Higher rate of aggressive breast cancer among Black women

By Pat Watson Wednesday October 09 2013 in Opinion
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Who would have thought that a significantly high percentage of Black women in North America share something in common with A-list movie star Angelina Jolie? During the summer the Hollywood actress went public about her decision to undergo surgery to remove her breasts as a preventive measure against the same cancer from which her mother died. Jolie carries a genetic mutation – BRCA1 – that increases the possibility for developing breast and ovarian cancer.


Until recently, the reason for Black women in this part of the world being more susceptible to aggressive breast cancer tumors and higher rates of death from this type of cancer was not fully understood, but more information is coming to light through genetic research.


A study done in Chicago not too long ago found a relationship between BRCA mutation in families of Black women with high rates of cancer-related deaths. There are few available statistics for Black women in Canada, however if we parallel the rates in the U.S. then the findings are that older Black women are diagnosed with breast cancer at a lower rate than the general population and die from this particular type of cancer at a rate more than 40 per cent higher.


Statistics also reveal that breast cancer occurs in younger Black women at a higher rate than the general population. So it should not be assumed that this is a concern only for older women because even among Black women who have not yet entered the menopause stage the occurrence of breast cancer is higher than the general population.


Women who have a family member who has had breast cancer should be very vigilant about monitoring breast health. However, that does not mean everyone else is risk free. Even if there is no history of breast or ovarian cancer in the family, again because of the higher rates in this community, it is prudent to maintain a program of regular checks as a preventive practice.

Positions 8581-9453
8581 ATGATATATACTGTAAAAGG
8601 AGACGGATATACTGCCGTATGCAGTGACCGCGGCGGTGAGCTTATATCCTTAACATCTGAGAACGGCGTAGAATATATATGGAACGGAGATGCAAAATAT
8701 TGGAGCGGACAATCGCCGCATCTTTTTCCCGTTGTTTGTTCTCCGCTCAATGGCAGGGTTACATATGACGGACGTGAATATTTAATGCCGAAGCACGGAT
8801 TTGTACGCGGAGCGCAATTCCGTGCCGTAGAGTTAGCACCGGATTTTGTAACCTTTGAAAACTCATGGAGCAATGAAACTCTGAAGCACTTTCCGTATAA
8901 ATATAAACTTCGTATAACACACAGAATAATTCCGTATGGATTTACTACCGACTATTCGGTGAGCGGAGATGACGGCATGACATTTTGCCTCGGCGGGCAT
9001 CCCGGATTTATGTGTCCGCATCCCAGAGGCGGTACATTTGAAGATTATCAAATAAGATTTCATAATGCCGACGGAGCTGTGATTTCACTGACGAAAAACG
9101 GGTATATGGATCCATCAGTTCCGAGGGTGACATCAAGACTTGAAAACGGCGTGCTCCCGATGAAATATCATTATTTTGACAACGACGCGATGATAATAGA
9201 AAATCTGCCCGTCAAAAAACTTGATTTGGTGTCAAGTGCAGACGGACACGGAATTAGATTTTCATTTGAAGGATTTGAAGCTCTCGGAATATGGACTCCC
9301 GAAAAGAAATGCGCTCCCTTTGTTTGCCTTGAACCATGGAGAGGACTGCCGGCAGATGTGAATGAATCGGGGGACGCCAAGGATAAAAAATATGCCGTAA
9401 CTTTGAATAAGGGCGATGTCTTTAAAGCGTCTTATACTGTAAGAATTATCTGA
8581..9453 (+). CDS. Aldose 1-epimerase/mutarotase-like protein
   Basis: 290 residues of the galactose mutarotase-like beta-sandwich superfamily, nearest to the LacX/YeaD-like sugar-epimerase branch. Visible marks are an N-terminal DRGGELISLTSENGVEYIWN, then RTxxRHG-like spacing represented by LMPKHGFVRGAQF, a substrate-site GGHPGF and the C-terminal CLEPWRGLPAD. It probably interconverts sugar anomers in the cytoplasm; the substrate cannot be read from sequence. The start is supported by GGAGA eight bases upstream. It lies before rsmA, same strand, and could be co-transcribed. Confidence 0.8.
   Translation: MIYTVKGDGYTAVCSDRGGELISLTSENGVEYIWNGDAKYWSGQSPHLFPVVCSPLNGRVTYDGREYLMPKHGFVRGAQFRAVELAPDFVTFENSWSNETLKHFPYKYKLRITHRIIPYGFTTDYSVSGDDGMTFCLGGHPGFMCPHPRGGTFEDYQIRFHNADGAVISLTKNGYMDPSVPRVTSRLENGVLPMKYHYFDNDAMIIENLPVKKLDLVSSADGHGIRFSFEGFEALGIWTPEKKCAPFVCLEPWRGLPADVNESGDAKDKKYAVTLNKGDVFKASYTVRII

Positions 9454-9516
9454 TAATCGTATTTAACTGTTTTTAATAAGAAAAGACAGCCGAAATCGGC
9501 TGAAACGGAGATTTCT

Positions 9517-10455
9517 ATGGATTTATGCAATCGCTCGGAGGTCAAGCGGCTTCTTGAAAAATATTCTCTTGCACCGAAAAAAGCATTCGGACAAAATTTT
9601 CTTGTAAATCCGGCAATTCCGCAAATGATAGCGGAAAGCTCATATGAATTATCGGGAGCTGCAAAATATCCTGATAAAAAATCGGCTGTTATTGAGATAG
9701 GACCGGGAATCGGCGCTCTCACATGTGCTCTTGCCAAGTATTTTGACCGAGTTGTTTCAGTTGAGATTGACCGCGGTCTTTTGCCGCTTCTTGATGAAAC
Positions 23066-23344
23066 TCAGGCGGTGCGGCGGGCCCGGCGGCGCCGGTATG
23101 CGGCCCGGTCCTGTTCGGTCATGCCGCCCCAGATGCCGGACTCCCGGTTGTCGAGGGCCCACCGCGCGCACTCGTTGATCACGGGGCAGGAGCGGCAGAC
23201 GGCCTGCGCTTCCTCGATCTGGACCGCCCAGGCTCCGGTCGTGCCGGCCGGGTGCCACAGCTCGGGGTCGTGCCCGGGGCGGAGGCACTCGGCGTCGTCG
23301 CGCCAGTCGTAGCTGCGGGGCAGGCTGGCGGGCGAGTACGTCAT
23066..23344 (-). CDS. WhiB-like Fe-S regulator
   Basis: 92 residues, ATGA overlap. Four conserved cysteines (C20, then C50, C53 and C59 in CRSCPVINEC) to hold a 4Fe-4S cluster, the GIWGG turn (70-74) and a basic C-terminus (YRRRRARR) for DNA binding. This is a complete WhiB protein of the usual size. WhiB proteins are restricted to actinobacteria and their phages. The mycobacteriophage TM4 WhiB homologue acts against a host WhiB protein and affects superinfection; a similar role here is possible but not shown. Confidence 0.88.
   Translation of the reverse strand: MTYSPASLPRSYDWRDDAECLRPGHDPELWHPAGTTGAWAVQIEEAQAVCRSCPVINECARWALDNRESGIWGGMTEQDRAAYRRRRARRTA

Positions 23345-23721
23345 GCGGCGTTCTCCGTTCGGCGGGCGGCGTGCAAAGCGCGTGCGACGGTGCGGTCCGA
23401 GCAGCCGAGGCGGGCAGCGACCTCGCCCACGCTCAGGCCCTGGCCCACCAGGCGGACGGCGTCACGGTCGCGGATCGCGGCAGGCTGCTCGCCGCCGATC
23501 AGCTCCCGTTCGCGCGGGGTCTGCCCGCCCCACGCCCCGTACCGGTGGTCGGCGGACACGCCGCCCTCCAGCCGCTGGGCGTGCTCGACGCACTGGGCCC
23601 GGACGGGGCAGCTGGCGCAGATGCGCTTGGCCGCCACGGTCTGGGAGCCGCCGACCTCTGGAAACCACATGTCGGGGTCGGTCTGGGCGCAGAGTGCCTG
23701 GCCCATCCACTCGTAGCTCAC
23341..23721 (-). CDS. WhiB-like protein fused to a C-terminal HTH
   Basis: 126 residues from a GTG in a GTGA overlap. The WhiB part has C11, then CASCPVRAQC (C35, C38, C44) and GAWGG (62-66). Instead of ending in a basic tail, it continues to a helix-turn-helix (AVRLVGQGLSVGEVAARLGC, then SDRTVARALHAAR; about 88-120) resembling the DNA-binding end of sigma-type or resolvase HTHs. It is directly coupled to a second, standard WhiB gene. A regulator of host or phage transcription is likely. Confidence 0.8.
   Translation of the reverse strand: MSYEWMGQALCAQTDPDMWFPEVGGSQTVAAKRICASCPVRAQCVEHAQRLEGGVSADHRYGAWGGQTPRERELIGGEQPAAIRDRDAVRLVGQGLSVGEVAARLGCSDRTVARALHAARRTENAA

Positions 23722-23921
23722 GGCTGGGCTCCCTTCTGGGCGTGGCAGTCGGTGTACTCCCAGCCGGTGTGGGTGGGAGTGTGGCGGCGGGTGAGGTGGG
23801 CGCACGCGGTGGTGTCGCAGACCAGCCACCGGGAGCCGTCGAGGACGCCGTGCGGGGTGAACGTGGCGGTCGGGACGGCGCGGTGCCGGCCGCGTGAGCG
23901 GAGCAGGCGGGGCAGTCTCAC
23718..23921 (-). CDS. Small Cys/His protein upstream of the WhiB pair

Other considerations to keep in mind include whether puberty began before age 12 as well as whether menopause occurred after age 55. If a woman has no children or had children after age 30 it is important to monitor for any changes in her breasts that might indicate the presence of a tumor. Being overweight and having a diet high in fat are also considered connected with the onset of cancerous tumors. And, yes, living with poverty is also considered a contributing factor, whether because of health-related stress, poor diet or less access to proper medical care.


Yet, regular mammograms are not without controversy. As recently as a couple of years ago, oncology researchers in the U.S. and also in Canada were recommending women have fewer mammograms. The reasoning was that the tests can be inaccurate and that false positives can cause needless distress for women. There are also concerns that the tests could trigger cancer resulting from exposure to radiation that is used in taking the pictures for the tests, which are recommended annually.


Anyone who has ever had a mammogram would understand that concern as well as the discomfort that comes with the clamping and setup procedure for the pictures to be taken.


Nevertheless, for Black women there is another important concern, which is the bias toward lower care within the medical profession. What this means is that we must take a more active role in ensuring that every necessary part of care is carried out. It means learning to ask the right questions of our medical professionals who are often reticent to disclose full information to a patient unless they are thoroughly questioned. Or, they many use medical jargon that most non-medical persons would not easily follow. Ask until you feel that you thoroughly understand what your condition is, what procedures are necessary and what is expected of you, as the patient, to ensure your health. Ask if every test that can be taken has been taken. Ask about follow up. Ask about second opinions. Learn how to do regular monthly breast checks and be mindful of any changes that you observe.


It is better to know what is happening as soon as possible in case a tumor should occur because hoping it will spontaneously disappear is not an effective treatment. Such miracles are extremely rare.


A note on the never-ending story…


Another week, another provocative news report about Toronto’s beleaguered mayor. One can argue that no one has found anything definitive with which to charge Rob Ford, but there’s an awful lot of smoke clouding his circumstances.


Pat Watson is the author of the recently published ebook, In Through A Coloured Lens.


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